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Season 2 - EP2
Enjoy the many sounds and flavors of the Americas with music by composers Tania León, Paul Desenne, and Aaron Copland. Plus chef José Andrés stops by to talk with Gustavo.
Runtime - 41 mins
About the episode
For Gustavo Dudamel and chef José Andrés, great music and great food have a lot in common. Both can evoke powerful emotions, and both can bring cultures into harmonious conversation with one another. Join these two masters of their crafts as they explore the many flavors of the Pan-American musical imagination.
Cuban-born composer and conductor Tania León became a founding member and the first musical director of the Dance Theater of Harlem in 1969, establishing its music department, music school, and orchestra. She was commissioned to write this short, celebratory Fanfarria for the Library of Congress Aaron Copland Centennial Celebration in 2000, employing four trumpets, two trombones, one bass trombone, and one percussionist.
Orchestration: 4 trumpets, 3 trombones, percussion (large bass drum, medium bass drum, suspended cymbal, tenor drum)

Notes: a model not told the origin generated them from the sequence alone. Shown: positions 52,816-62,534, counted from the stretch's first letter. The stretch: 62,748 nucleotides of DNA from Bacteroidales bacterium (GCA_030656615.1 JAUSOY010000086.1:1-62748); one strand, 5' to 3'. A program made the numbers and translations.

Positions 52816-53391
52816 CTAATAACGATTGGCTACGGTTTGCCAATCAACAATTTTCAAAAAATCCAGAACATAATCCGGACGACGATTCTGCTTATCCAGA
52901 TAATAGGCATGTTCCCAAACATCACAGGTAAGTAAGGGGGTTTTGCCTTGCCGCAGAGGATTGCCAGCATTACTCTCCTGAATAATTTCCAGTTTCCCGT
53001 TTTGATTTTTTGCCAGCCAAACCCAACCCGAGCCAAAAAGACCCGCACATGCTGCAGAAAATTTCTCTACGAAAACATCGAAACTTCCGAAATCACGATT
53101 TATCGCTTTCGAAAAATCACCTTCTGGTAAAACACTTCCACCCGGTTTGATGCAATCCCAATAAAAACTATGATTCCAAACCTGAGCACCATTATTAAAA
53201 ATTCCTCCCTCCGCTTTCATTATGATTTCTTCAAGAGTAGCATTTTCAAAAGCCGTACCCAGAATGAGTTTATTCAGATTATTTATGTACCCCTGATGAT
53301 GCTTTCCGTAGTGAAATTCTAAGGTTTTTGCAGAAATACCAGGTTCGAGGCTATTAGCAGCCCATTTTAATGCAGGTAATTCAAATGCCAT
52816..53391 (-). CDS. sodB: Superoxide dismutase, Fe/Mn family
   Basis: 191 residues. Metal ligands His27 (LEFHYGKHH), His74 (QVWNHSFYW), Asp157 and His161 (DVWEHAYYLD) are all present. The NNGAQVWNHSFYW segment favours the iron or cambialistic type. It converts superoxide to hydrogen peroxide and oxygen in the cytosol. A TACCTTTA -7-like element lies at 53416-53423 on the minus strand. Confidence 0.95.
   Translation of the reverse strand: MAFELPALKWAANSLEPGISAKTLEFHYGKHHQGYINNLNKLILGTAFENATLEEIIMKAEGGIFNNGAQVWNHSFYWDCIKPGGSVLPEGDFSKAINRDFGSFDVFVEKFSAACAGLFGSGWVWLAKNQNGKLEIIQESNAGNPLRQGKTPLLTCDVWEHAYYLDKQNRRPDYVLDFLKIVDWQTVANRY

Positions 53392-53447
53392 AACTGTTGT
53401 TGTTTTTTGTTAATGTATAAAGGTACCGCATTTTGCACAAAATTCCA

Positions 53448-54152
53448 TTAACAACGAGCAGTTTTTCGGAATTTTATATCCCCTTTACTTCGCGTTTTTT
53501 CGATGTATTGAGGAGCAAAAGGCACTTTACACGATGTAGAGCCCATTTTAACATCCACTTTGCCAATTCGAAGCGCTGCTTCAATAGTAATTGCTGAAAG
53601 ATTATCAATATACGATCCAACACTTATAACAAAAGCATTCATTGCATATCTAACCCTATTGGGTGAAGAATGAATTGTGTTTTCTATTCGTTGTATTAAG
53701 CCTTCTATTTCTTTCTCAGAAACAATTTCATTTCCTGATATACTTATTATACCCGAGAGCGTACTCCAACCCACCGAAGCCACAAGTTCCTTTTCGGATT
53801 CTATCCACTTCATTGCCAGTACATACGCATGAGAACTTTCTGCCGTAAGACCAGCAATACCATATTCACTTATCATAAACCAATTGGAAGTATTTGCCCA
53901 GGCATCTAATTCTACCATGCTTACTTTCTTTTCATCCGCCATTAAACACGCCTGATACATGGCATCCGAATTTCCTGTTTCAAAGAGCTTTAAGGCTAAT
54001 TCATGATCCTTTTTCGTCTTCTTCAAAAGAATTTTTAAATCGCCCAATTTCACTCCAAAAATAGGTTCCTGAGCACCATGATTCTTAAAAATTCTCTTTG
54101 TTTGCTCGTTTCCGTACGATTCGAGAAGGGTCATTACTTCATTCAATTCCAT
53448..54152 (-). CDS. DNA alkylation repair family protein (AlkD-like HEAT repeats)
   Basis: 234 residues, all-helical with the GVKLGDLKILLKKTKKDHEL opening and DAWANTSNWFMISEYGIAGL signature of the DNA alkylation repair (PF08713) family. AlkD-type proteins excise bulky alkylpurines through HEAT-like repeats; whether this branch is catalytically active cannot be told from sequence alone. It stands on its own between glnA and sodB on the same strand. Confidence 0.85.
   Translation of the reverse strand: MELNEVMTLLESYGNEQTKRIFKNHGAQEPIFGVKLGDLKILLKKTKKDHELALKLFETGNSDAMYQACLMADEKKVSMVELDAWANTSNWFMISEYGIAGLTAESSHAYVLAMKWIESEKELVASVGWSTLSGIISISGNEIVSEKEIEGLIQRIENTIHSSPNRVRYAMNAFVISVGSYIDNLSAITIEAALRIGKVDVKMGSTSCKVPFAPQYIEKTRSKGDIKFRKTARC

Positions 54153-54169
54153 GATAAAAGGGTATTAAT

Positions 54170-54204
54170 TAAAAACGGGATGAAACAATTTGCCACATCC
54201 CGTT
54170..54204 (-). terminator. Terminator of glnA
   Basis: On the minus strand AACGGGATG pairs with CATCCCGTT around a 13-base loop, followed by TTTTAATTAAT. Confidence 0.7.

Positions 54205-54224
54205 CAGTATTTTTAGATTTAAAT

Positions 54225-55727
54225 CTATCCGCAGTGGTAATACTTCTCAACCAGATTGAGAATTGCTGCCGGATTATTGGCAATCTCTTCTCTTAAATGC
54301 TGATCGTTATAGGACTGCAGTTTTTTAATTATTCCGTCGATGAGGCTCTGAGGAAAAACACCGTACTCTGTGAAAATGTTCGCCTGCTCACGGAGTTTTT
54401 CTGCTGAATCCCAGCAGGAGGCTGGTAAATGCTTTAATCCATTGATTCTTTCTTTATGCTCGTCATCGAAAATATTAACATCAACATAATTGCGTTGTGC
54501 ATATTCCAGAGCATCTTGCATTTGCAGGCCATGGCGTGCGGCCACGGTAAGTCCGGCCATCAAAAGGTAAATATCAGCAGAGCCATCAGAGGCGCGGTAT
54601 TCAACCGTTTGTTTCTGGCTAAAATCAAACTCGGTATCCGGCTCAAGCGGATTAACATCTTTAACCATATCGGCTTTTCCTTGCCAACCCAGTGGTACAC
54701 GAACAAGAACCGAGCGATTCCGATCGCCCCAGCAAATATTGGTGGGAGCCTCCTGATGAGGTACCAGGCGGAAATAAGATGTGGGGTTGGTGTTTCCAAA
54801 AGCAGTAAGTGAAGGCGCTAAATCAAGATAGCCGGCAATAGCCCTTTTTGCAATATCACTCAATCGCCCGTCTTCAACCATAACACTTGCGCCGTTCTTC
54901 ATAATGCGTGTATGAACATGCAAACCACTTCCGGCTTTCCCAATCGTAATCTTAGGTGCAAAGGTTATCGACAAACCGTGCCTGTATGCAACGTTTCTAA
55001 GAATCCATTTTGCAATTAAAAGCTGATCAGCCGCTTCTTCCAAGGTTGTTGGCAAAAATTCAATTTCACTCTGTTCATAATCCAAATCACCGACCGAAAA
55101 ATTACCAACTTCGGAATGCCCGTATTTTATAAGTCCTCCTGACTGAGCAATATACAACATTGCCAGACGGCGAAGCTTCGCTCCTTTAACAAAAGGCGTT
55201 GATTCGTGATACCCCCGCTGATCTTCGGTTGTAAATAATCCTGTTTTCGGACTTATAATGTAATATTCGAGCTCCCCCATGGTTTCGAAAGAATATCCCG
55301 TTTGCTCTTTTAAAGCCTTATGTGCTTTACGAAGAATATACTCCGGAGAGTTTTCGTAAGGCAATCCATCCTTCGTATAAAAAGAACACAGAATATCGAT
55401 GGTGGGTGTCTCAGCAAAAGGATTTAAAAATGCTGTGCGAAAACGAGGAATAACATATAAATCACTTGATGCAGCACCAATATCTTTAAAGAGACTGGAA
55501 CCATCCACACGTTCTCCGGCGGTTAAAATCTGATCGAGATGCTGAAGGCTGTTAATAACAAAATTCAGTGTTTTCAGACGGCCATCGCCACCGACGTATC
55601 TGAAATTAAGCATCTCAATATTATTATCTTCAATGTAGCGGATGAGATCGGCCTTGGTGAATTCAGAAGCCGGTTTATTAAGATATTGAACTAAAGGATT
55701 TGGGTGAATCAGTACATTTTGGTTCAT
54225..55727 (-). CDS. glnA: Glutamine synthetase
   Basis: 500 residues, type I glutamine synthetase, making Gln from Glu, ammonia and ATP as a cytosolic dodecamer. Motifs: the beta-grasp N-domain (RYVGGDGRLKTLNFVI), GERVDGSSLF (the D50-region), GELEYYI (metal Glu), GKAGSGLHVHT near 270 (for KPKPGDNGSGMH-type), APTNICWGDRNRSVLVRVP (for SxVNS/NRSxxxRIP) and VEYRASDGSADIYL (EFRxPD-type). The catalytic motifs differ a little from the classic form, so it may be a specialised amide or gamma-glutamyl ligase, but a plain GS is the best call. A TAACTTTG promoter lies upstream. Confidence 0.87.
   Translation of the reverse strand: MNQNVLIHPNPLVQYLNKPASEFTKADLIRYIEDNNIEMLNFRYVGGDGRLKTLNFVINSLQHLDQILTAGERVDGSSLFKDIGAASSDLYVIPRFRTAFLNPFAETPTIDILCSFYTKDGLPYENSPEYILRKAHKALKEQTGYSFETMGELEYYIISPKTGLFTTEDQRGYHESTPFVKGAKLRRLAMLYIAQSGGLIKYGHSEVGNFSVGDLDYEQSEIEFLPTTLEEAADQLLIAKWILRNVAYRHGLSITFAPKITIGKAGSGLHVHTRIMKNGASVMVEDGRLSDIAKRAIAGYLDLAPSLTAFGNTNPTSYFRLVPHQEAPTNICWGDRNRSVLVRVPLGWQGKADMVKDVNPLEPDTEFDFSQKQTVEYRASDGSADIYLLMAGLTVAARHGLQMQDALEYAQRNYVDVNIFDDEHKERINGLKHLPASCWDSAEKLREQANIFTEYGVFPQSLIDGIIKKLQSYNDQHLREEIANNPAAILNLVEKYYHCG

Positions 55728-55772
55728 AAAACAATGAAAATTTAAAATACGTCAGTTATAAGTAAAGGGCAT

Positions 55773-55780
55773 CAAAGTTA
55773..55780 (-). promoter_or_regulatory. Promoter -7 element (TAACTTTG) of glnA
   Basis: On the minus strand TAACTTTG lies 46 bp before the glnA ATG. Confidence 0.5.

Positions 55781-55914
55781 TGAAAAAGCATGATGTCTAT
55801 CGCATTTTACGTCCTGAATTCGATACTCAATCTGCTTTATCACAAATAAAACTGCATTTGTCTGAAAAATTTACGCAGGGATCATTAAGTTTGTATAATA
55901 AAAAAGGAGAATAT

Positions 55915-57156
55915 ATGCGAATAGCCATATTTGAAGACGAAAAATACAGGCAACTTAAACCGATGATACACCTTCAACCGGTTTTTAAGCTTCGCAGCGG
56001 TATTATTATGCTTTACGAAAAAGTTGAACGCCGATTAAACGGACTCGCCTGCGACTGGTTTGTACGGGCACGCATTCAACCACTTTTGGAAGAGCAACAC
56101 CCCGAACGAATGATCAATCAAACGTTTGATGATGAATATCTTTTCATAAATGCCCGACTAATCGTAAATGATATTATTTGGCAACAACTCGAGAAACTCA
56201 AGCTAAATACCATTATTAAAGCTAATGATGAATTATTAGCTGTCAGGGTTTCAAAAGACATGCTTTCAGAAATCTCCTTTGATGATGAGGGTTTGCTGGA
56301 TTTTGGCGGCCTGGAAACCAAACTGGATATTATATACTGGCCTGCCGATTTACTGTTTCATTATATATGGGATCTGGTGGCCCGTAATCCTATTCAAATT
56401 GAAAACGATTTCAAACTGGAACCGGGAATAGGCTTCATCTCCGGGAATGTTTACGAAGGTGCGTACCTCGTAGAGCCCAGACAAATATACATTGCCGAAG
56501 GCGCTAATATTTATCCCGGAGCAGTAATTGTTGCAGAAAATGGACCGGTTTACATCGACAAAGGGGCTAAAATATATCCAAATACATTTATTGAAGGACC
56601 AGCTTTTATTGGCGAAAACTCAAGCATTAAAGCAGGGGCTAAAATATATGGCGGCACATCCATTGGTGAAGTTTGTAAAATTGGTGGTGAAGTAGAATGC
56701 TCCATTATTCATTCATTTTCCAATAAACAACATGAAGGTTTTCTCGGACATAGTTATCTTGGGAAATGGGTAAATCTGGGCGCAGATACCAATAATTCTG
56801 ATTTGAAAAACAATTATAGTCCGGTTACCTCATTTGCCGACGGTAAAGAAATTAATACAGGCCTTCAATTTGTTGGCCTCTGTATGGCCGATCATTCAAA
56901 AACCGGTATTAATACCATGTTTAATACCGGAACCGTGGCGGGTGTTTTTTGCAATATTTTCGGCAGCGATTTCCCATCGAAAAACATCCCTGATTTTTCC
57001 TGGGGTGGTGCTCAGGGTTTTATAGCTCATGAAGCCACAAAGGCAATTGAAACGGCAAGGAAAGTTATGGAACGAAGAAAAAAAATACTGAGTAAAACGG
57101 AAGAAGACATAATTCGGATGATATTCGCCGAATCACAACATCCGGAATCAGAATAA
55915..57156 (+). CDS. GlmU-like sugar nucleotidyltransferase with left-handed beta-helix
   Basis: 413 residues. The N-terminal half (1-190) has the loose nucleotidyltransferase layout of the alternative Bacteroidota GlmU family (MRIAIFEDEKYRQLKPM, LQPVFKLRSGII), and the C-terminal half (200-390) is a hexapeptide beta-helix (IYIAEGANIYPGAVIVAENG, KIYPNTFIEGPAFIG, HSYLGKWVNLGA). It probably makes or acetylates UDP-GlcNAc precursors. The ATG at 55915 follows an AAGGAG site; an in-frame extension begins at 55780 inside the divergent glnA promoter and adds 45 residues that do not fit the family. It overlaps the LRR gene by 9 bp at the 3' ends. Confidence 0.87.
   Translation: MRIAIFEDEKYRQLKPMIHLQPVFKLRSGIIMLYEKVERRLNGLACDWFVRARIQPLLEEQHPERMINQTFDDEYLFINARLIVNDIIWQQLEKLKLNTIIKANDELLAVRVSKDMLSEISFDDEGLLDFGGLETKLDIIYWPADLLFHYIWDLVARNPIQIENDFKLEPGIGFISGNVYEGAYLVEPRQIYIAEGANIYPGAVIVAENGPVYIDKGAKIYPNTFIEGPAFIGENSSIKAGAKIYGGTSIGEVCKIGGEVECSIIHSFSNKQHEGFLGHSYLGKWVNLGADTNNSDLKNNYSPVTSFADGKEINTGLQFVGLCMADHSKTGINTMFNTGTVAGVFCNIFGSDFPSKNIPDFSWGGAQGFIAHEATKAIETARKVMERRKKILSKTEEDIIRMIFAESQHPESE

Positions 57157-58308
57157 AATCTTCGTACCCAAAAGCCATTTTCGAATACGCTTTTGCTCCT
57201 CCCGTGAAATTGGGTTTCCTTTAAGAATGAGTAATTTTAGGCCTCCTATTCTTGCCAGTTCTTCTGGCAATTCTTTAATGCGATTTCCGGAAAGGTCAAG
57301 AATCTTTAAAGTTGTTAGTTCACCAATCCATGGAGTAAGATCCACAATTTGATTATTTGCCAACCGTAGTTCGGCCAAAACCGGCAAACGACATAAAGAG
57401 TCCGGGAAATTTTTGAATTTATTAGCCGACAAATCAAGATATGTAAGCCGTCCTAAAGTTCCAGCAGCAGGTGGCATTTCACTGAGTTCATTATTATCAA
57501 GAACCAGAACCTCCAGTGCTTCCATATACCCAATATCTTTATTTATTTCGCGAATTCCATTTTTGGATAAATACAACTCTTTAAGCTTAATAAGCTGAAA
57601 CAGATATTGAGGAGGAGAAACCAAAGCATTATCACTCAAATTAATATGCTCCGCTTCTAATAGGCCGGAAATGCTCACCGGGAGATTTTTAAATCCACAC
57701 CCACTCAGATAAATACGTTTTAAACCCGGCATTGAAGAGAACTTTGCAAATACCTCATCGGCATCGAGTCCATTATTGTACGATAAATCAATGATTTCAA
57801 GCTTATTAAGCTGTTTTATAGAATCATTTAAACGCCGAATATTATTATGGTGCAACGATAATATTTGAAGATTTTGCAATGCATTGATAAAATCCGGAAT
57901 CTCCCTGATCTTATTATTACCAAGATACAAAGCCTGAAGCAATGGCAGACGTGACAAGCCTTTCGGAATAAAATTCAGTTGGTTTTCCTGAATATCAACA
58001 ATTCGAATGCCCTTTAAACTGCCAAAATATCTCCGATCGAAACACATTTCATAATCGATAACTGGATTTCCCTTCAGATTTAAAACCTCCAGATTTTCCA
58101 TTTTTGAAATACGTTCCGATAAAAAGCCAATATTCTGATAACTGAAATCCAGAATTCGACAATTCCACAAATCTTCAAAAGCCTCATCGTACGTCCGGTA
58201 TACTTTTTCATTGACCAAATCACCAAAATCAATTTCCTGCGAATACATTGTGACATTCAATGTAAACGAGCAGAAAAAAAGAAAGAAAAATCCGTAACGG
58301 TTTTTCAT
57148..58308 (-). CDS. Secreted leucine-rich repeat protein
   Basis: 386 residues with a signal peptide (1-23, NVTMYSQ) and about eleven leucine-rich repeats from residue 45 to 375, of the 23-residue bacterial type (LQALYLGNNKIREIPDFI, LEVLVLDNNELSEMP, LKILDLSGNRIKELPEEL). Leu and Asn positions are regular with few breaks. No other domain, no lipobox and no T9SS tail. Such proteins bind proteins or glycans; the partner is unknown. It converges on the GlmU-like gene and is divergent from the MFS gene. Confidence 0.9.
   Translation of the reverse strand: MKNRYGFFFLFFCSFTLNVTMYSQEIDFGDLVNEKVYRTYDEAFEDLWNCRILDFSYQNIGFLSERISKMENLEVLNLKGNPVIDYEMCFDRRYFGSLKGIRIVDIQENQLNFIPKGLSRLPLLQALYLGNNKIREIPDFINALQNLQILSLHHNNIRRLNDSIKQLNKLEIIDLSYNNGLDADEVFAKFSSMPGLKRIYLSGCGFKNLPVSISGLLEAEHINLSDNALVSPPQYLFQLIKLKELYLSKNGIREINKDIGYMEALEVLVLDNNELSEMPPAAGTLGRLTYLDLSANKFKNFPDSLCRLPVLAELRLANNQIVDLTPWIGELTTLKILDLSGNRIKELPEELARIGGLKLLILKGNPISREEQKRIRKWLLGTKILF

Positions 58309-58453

Sinfonía Burocrtáica ed’Amazzonica: “Bananera”
Venezuelan cellist and composer Paul Desenne fuses Latin American and European elements in his music, such as his Sinfonía Burocratica ed’Amazzonica, a tropical chamber symphony in five movements. The title refers to the clash between the extremes of modern South American mythology: the untamed wilderness and corrupt “civilization.” “Bananera,” the fourth movement, is propelled by cumbia, the predominant dance genre of Colombia’s Caribbean coast and often heard in Venezuela. The composer writes, “The poignant, recurrent theme in the clarinets is set in a laid-back and sometimes frail dance structure, delivering sudden changes in mood and intensity, some of which are unexpectedly pompous and awkward, others ironically shabby.”
Commissioned by The New Juilliard Ensemble & Joel Sachs
Orchestration: flute (piccolo), 2 clarinets, bass clarinet, bassoon, contrabassoon, horn, trumpet, trombone, tuba, timpani, 3 percussion (tin torpedo, rattily bell, dry bell, rim or small plate, large cowbell, marimba, vibraphone), harp, strings (5 first violins, 5 second violins, 4 violas, 3 cellos, 2 basses)